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Fetcher is a SaaS start-up that places a strong emphasis on prioritizing clients' experiences when it comes to receiving high-quality candidates. By hand-delivering batches of candidates based on specific client criteria, Fetcher aims to make the process of finding the right person for the job fast, easy, and enjoyable.

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Fetcher provides a dedicated page for every created position that includes analytics, candidate information, personalized templates, and more. However, the page's title appeared as a UI breadcrumb and included a dropdown where all the job positions sections were located, causing users to overlook the dropdown feature and remain unaware of its existence.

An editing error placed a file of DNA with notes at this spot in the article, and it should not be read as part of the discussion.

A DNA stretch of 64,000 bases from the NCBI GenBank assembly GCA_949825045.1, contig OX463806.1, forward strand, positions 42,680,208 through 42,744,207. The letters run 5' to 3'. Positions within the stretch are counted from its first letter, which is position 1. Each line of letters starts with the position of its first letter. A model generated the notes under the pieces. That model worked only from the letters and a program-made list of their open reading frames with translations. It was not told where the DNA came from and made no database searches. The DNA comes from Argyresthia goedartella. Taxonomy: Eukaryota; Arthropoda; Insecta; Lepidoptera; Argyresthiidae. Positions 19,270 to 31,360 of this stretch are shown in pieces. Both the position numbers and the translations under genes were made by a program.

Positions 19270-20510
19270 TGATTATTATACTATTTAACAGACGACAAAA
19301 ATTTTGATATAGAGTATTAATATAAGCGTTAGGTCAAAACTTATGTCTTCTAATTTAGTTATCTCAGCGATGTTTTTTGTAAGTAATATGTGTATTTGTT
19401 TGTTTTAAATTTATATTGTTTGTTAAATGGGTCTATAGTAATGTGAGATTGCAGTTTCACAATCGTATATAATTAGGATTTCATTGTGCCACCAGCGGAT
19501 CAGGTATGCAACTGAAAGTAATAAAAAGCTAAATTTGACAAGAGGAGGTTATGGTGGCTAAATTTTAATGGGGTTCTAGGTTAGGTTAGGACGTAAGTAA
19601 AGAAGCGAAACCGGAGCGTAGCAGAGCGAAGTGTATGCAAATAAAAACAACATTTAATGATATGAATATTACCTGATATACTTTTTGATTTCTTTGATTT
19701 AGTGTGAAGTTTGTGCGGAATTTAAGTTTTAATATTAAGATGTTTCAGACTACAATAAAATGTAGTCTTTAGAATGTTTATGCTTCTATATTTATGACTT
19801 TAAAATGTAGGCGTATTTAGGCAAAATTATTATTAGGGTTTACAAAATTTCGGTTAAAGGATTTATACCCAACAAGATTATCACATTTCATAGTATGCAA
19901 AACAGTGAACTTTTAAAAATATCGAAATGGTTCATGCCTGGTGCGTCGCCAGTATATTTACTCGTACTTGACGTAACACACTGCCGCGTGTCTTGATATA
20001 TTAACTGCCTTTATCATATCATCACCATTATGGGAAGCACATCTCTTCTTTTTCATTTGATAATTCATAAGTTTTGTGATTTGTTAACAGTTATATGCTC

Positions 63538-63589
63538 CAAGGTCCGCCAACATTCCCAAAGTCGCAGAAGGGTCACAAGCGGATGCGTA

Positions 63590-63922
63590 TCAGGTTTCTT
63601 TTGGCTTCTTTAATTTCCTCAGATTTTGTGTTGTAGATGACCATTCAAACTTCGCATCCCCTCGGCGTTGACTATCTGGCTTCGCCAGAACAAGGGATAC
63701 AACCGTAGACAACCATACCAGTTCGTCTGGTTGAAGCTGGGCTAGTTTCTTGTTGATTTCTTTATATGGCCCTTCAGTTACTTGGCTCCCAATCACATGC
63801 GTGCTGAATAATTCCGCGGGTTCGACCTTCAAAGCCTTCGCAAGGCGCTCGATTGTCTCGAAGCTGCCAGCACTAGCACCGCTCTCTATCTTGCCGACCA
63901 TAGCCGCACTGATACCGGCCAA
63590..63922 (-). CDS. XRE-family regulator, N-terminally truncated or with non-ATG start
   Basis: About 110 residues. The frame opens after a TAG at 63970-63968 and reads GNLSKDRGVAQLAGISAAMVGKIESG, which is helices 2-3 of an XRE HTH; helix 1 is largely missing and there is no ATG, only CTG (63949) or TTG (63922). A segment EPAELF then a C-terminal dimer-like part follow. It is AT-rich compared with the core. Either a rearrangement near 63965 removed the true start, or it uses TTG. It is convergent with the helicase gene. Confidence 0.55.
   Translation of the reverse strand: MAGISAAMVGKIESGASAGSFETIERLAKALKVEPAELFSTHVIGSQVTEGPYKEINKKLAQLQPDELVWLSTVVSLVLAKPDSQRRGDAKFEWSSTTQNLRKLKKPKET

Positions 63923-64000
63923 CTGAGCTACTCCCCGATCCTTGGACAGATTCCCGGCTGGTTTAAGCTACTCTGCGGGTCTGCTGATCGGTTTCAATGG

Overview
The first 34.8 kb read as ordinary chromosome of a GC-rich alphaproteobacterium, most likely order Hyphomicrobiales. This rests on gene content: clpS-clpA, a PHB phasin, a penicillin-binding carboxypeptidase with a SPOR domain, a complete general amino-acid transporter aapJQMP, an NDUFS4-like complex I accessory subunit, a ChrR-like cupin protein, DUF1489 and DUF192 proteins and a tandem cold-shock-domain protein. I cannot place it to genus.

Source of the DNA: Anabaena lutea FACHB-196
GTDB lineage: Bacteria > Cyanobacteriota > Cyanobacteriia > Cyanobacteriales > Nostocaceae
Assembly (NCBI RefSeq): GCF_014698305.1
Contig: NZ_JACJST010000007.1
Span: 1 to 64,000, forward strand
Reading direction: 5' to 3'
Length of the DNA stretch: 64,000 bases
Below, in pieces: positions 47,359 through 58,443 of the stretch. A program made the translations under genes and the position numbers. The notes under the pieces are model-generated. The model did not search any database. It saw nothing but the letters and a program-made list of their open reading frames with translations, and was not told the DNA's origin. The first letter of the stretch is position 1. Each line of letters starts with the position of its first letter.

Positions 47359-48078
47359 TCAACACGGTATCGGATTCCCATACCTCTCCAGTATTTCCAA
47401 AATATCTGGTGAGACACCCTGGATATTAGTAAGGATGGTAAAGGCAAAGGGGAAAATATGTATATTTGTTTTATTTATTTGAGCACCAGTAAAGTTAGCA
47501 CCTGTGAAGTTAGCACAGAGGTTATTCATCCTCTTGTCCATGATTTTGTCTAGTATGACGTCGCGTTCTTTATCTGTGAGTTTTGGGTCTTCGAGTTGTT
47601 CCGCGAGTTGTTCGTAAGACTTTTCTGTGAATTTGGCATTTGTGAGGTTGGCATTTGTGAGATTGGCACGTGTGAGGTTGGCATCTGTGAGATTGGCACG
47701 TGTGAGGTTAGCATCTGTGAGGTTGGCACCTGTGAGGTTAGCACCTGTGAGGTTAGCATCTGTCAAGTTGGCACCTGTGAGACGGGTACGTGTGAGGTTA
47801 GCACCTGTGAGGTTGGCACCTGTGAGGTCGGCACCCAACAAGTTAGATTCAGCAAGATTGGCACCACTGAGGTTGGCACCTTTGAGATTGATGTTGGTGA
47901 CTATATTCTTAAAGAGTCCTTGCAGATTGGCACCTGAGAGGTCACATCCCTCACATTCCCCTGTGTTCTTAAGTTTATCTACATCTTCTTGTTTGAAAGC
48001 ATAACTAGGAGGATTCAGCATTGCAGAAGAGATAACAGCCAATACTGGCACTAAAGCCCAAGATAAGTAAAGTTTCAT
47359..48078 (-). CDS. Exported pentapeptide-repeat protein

Based on the hypothesis that moving the job position sections from the dropdown to a more prominent location will reduce user confusion and enable them to achieve the primary minimum viable product (MVP) goals, we can explore potential design solutions that enhance the visibility and accessibility of this information. By prioritizing user needs and behavior, we can create a user-centered design that streamlines the user journey and improves the overall user experience.


In an effort to improve the visibility of categories on the interface, we have generated a range of ideas through brainstorming sessions. These ideas aim to enhance the discoverability and accessibility of categories, ensuring that users can easily find and navigate the content they are looking for.

Brainstorm sketches below:


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1. Tabs